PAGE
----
- A national campaign to highlight the issues above
- A plan to recognize companies that invest in worker training (see below)
- Plans to implement recommendations from the Task Force on Apprenticeship Expansion, itself the result of Executive Order 13801 (see below, again)
- Increase worker access to data on job openings and skills required to fulfill these jobs
- Develop recommendations on how the public sector should assist the private sector with worker retraining
- Suggest reforms to private and public expenditures on worker retraining
Needless to say, both the Advisory Board and Council have a Herculean task ahead of them to try and synthesize and develop cogent recommendations for any of the topics above, let alone all of them.
Pledge to America’s Workers
As part of the marketing genius one would expect from the Trump Administration, news of the Executive Order, which would otherwise have been mostly yawn-worthy, was accompanied by an announcement of a more newsworthy Pledge to America’s Workers.
Here’s the commercial:
At least 20 companies and industry organizations signed a pledge to hire or train 3.8 million American workers over the next 5 years.
The top 5 pledges include:
- Walmart – 1,000,000 workers
- Fedex and American Builders & Contractors – 500,000 each
- National Restaurant Association – 369,975
- National Retail Federation and North America’s Building Trades Unions – 250,000 each
- Associated General Contractors – 172,500
It’s unclear how much these pledges represent net new training initiatives above and beyond pre-existing company goals for training, such as Walmart’s recent education benefits offering with Guild Education. Nonetheless, as with so much else this Administration has done, it creates a (potentially) self-fulfilling perception of progress, that despite its illusory beginnings has the potential to yield real-world benefits (check the stock market lately?).
To whit: shortly after the initial pledges were announced, Apple and Boeing jumped in to sign the Pledge and support 10,000 and 100,000 workers respectively, despite the fact that Boeing’s pledge was part of a pre-existing commitment to invest in worker training announced in 2017 following the tax cuts.
American Workers – Part 1
Given that a large component of the work scheduled for the Council is to further refine proposals from the Task Force on Apprenticeship Expansion, a useful question would be: what did this Task Force Accomplish?
The Task Force, composed of effectively the same set of Administration officials as the National Council for the American Worker above, was only formed back in June, 2017. In less than a year, it prepared a final report highlighting 26 individual recommendations. (Don’t worry, I won’t list them all here.)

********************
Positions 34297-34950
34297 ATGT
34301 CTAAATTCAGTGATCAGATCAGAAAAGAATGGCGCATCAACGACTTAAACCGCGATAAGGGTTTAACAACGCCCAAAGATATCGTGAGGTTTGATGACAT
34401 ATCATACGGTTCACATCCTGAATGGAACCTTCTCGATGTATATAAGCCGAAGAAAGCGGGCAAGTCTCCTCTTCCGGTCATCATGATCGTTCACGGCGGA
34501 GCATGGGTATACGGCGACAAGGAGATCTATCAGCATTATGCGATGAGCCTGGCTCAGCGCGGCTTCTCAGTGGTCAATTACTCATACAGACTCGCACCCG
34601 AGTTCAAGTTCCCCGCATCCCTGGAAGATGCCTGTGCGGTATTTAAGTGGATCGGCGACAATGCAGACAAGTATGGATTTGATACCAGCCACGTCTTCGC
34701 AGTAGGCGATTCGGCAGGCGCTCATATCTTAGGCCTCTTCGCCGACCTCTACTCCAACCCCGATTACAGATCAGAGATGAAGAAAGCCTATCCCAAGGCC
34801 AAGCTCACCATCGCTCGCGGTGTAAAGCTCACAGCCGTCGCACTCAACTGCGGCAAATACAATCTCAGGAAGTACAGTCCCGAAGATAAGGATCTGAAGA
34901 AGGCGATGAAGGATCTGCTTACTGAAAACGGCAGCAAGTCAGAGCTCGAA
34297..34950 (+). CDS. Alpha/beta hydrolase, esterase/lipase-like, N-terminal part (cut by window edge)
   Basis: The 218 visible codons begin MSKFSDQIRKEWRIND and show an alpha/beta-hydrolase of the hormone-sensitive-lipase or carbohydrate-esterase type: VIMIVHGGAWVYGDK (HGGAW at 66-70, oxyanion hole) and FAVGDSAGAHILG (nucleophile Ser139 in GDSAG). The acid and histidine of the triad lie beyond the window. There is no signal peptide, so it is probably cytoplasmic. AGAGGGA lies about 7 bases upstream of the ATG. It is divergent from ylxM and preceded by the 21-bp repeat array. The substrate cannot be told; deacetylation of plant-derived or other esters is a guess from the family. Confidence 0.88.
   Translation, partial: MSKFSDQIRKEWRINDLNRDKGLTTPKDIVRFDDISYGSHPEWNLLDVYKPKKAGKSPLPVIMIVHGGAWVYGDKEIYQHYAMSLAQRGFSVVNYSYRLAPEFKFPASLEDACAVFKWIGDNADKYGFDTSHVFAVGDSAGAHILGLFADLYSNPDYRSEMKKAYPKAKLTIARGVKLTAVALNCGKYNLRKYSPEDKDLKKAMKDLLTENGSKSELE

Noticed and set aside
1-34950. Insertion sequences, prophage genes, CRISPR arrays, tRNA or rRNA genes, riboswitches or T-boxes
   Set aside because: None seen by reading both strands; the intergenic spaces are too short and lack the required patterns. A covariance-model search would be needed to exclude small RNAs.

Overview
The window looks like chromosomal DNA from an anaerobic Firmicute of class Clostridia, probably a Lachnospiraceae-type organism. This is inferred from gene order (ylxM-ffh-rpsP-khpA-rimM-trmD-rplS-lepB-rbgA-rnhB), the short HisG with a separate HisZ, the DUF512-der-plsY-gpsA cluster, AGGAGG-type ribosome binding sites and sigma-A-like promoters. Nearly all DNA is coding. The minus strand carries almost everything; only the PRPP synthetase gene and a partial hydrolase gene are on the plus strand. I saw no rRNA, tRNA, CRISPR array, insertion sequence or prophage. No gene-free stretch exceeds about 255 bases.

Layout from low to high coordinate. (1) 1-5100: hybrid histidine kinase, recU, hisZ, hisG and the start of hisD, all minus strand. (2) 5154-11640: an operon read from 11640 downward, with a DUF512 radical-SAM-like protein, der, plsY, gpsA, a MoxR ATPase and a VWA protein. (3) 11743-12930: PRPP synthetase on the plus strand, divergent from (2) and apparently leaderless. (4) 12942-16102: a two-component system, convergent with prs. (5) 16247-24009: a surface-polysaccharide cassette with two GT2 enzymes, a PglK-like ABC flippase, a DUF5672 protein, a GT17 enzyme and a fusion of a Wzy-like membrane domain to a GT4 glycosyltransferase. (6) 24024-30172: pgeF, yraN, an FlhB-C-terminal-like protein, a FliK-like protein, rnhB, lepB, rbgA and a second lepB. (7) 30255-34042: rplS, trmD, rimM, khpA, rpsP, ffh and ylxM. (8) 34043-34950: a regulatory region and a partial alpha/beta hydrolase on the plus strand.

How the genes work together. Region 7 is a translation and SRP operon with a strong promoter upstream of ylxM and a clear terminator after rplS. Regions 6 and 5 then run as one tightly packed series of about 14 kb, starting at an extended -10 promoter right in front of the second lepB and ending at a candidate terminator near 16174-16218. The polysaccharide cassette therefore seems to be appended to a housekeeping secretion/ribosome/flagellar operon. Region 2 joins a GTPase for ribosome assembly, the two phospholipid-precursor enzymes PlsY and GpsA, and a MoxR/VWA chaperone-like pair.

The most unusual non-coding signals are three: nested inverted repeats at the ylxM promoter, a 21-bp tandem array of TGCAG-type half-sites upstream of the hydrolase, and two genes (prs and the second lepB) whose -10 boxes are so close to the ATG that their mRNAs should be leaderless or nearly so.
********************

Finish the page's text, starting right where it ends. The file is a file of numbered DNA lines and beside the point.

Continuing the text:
The top 4 recommendations from the 4 Task Force subcommittees included:
Education and Credentialing:
- A recommendation for the wholesale government recognition and endorsement of Industry-Recognized Apprenticeship programs. The contrast here is with Registered Apprenticeship programs (private apprenticeship programs that go through a lengthy Federal approvals process), with the report diplomatically noting that “potential industry operators and others have identified several concerns regarding the operational efficiency and/or bureaucratic nature of Registered Apprenticeship.” LOL.
Attracting Business to Apprenticeship:
- A proposal that the Industry Recognized Apprenticeship program come with simplified Federal funding criteria and streamlined State grant access.
Expanding Access, Equity, and Career Awareness:
- A request that the Federal Government fund a brand awareness campaign for apprenticeships (hopefully by actual advertising executives vs. government agencies)
Administrative and Regulatory Strategies to Expand Apprenticeship:
- A recommendation to start a pilot project for Industry Recognized Apprenticeships in an industry without well-established Registered Apprenticeship programs.
Say what you will about the Trump Administration. In the end, within the Federal Government, there is renewed, high-level interest in revitalizing apprenticeship programs and pushing employers to do more worker training. These issues are as bi-partisan as baseball and apple pie. Everyone should be able to agree that having American workers back in the media spotlight, even if only for a single 24-hour news cycle is a welcome reprieve from business as usual.
Enjoy it while it lasts.